L.D.’s behavior finally drove Angelou to let go of the fantasy that he would become her husband. Her son had reportedly been taken to Oklahoma, so she went door to door in Bakersfield until she finally found him. The babysitter had kidnapped him, claiming that Angelou wasn’t spending enough time with the boy. Angelou took her son back and headed to San Francisco for a fresh start.
She went on to become a successful nightclub performer. She toured Europe in a production of Porgy and Bess, and released an album entitled Miss Calypso. She worked with many most black performers including Alvin Ailey and James Baldwin. She collaborated with comedian Godfrey Cambridge to produce Cabaret for Freedom to benefit the Southern Christian Leadership Conference (SCLC) for Martin
Luther King, whom she knew well.
She and her son moved to Cairo, where she worked as an associate editor at a newspaper, then to Ghana where she became an administrator at a university. Angelou was active in the African-American expatriate community, where she met and became close to Malcolm X. She returned to the U.S. in 1965 at his request to help build a new civil rights organization, the Organization of Afro-American Unity. Malcolm X was assassinated shortly afterward. Just three years later, in 1968, Martin Luther King Jr was assassinated on Angelou’s 40th birthday.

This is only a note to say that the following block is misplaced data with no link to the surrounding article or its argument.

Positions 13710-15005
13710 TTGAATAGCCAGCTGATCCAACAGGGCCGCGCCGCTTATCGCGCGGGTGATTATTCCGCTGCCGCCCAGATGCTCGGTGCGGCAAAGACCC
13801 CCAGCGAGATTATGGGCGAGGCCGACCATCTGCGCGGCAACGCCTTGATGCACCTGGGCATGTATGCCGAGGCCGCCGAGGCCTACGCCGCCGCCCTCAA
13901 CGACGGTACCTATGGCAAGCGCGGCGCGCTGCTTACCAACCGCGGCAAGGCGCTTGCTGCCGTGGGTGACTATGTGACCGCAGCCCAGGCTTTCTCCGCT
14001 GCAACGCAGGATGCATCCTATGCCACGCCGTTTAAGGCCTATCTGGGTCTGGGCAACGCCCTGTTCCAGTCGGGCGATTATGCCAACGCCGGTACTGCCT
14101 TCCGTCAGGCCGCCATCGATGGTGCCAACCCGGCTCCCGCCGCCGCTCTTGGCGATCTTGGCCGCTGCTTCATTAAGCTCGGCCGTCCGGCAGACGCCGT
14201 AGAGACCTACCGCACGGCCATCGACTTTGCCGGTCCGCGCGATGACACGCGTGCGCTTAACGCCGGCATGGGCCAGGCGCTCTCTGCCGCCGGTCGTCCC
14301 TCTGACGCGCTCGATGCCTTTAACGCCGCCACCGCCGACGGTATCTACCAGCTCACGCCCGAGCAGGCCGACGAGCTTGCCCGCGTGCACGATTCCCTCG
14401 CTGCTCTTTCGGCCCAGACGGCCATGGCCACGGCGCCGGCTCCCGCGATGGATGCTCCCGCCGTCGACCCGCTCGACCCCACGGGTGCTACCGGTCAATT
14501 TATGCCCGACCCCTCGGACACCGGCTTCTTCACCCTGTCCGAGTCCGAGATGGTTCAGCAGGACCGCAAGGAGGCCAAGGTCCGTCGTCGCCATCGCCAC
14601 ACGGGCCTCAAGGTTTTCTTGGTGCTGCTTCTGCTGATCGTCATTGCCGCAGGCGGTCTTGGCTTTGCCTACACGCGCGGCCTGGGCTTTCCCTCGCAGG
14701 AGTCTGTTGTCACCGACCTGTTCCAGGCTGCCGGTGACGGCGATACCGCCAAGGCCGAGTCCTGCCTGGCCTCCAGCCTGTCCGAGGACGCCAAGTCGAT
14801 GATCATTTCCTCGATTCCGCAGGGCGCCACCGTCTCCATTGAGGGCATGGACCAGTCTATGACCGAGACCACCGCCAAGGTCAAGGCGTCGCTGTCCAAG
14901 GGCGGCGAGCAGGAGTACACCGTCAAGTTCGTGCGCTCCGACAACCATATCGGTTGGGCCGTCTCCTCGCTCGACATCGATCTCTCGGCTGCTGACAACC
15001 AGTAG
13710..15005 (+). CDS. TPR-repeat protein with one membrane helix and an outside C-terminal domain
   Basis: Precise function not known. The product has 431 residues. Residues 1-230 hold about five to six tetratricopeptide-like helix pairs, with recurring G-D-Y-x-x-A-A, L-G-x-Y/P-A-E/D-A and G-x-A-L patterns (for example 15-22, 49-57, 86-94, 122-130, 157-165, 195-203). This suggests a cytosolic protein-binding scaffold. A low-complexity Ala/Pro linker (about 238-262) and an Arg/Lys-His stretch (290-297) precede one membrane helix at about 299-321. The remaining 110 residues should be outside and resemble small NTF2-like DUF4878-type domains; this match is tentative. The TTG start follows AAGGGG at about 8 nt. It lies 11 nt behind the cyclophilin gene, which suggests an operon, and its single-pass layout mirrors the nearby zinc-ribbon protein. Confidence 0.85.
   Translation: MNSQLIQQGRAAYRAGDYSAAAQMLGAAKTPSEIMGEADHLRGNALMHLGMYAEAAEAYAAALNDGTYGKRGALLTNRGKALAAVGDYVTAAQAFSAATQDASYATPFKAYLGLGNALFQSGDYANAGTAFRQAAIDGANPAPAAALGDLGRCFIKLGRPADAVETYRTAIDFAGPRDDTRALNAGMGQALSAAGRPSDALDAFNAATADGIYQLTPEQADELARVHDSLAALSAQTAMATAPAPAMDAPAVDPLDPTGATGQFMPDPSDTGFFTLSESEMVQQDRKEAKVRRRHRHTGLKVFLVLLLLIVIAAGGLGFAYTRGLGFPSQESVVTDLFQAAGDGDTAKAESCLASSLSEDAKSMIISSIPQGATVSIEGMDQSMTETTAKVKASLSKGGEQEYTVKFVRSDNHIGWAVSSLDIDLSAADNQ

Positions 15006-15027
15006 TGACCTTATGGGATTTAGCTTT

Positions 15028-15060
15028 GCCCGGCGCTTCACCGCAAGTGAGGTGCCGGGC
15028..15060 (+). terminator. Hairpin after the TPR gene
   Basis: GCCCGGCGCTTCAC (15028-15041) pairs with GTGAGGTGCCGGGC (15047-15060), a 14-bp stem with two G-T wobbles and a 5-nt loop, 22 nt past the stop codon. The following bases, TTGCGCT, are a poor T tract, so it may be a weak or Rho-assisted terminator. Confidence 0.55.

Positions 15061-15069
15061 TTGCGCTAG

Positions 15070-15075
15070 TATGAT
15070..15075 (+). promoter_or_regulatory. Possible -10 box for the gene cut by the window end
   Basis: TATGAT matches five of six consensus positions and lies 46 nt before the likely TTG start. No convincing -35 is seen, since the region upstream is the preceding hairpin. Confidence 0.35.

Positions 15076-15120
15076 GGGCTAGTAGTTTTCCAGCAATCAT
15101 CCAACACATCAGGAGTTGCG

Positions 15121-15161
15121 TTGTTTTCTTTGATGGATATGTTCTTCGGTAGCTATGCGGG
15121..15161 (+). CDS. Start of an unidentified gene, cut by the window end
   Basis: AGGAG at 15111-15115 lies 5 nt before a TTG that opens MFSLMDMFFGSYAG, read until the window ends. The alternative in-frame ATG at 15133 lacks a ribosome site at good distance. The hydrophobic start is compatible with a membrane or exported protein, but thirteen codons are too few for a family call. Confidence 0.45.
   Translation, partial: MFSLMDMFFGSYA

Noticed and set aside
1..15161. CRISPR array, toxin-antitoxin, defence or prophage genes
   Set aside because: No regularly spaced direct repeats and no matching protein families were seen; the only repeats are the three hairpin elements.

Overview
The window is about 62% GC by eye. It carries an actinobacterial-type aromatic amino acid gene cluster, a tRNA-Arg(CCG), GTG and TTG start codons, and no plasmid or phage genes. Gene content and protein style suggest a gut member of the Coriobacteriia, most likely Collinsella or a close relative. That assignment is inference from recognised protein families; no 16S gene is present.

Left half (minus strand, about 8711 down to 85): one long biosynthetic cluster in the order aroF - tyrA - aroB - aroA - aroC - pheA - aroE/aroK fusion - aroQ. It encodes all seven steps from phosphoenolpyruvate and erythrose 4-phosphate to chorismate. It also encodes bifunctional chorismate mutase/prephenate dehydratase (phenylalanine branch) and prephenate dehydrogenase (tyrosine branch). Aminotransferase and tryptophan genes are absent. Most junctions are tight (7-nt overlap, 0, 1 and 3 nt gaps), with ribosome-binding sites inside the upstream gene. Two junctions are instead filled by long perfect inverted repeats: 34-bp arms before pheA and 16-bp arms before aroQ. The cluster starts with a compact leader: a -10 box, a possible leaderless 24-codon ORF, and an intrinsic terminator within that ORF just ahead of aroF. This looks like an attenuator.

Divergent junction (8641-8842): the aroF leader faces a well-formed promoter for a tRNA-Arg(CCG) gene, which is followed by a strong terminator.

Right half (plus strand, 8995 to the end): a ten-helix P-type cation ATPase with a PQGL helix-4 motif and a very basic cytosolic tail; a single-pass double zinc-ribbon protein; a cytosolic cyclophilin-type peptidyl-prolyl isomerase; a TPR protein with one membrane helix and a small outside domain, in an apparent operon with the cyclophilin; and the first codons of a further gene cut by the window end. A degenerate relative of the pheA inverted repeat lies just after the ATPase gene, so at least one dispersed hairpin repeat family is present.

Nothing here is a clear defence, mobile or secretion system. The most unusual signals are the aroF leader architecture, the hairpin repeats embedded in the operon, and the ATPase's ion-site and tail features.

She was appointed by President Gerald Ford to the Bicentennial Commission and by President Jimmy Carter to the National Commission on the Observance of International Women's Year. In 1993, Angelou recited her poem "On the Pulse of Morning" at the inauguration of President Bill Clinton. A recording of that poem won a Grammy Award. Having garnered a plethora of prestigious literary and humanitarian awards as well as over 50 honorary degrees. President Barack Obama presented her with the 2010 Presidential Medal of Freedom which is the highest civilian honor in the United States.
After struggling with health issues, she died on the morning of May 28, 2014.
While Angelou did not hide her experience in the sex industry, this facet of her life is often overlooked as if her sex work were antithetical to her status as one of the most influential figures of 20th century American culture, and therefore better to be left unmentioned. Her sex work past does not lessen or tarnish her accomplishments- they are part of the story of an extraordinary woman.
Maya Angelou's "Gather Together in My Name"
Nolan Feeney's "A Brief History of How Maya Angelou Influenced Hip Hop"
Peechington Marie "The Erasure of Maya Angelou's Sex Work History"